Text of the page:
I especially like that Ms. Cox goes out of her way to demonstrate what she doesn’t believe as well: To be clear, I don’t just believe in God. I am a Christian. Decades of mass culture New Ageism has fluffed up “belief in God” into a spiritual buffet, a holy catch-all for those who want to cover all the numbers: Pascal’s wager as a roulette wheel and not a coin toss. Me, I’m going all in with Jesus. It’s not just that the payoff could be tremendous—it already has been! The only cost is the judgment that comes from others, from telling people that my belief has a specific shape, with its own human legacy of both shame and triumph.
To that I also offer a hearty, ‘Amen and AMEN!’ Is there a better way to describe what Ms. Cox identifies as the ‘human legacy’ than one of both shame and triumph? That certainly describes my own life. But there is even more. Ms. Cox goes further to write about the ‘artifact of ego’ and that there will be the temptation to make this confession solely about her: A liberal who is a Christian. She points out that not only is that kind of thinking foolishness (Ecclesiastes agrees with her, identifying it as vanity) but more importantly that is not what God is looking for. I love this line she wrote: God does not see charming dissonance in being a liberal who follows Christ; He’s not looking for that New York Times Style section trend story. No He is not indeed!
In the end Ms. Cox sums up the message that she hopes her readers take to heart: What Christ teaches me, if I let myself be taught, is that there is only one kind of judgment that matters. I am saved not because of who I am or what I have done (or didn’t do), but simply because I have accepted the infinite grace that was always offered to me.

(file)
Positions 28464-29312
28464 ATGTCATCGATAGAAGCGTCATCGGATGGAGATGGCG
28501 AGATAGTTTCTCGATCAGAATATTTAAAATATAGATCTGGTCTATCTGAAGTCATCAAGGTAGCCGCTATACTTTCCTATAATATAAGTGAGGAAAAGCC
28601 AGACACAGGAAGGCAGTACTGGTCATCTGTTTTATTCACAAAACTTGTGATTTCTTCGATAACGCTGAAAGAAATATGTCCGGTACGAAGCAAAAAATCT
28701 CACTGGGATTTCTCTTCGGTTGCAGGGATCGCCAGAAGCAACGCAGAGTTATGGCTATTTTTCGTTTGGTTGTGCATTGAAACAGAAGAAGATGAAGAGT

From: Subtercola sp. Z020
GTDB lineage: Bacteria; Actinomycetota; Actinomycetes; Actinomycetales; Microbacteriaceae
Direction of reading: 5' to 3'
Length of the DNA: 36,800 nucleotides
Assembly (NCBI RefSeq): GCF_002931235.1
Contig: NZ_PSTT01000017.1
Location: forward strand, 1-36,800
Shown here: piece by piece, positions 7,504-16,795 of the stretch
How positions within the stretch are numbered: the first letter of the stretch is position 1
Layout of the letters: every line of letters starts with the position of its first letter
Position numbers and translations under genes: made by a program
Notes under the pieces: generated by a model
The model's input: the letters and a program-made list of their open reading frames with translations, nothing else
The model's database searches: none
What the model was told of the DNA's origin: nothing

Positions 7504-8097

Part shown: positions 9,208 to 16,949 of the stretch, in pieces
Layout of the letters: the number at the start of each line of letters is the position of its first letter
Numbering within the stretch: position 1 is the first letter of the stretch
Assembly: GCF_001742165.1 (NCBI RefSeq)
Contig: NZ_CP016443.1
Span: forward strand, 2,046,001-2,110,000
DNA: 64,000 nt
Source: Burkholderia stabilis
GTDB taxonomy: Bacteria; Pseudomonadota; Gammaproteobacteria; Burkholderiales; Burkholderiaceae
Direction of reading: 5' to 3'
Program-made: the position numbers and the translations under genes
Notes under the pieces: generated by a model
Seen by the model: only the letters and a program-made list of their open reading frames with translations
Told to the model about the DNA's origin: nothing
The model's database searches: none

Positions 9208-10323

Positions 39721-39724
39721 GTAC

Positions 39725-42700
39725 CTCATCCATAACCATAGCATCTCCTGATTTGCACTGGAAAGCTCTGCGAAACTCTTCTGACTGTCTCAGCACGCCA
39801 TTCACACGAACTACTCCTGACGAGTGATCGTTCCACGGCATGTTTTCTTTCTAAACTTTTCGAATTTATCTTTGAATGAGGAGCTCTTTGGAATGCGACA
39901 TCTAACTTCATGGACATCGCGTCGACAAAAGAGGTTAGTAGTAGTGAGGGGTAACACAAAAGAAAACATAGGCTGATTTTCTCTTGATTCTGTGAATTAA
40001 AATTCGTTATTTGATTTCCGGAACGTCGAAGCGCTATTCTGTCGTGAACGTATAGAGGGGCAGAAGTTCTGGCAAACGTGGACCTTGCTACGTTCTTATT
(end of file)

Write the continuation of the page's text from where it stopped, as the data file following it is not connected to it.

Agreed! We cannot earn our salvation. It is the free act of grace. Ms. Cox writes, ‘they’ll (Christianity) let anyone in!’ She is absolutely correct! Confession aside, I’m sure that culturally and politically, Ms. Cox remains a mixed-bag (i.e. holds opinions and views that run contrary to Scripture). She admits as much in this article. Like all of us she is in the long journey of living in both the ‘already and the not yet’ and will find that life and sanctification between the Advents is messy. But as she grows in her confession I’m confident that God will work all of that out for His good pleasure and in His good time. He certainly does that with me—and if His grace is sufficient for big sinners like Ms. Cox and me, His grace is sufficient for all who call on His name.
Since 2006, Dr. Dave Lescalleet has served as the lead pastor of City Church in Corpus Christi, Texas. He is a graduate of Southern Illinois University, Whitefield Theological Seminary (M.Div), and Knox Theological Seminary (D.Min). At Knox he consulted formally with Dr. John H. Armstrong as an advisor on his doctoral writing project. In addition to his pastoral work, Dr. Lescalleet also serves as a chaplain for Christus Spohn Hospital and is actively involved in helping churches prepare for transition in pastoral leadership. You can follow Dave on various social media. You can also learn more about his vocation through his website at pastortransition.com and his personal blog: Corpus Christian. You can find David and his church at https://www.citychurchcc.com and his Facebook page at: https://www.facebook.com/dave.lescalleet.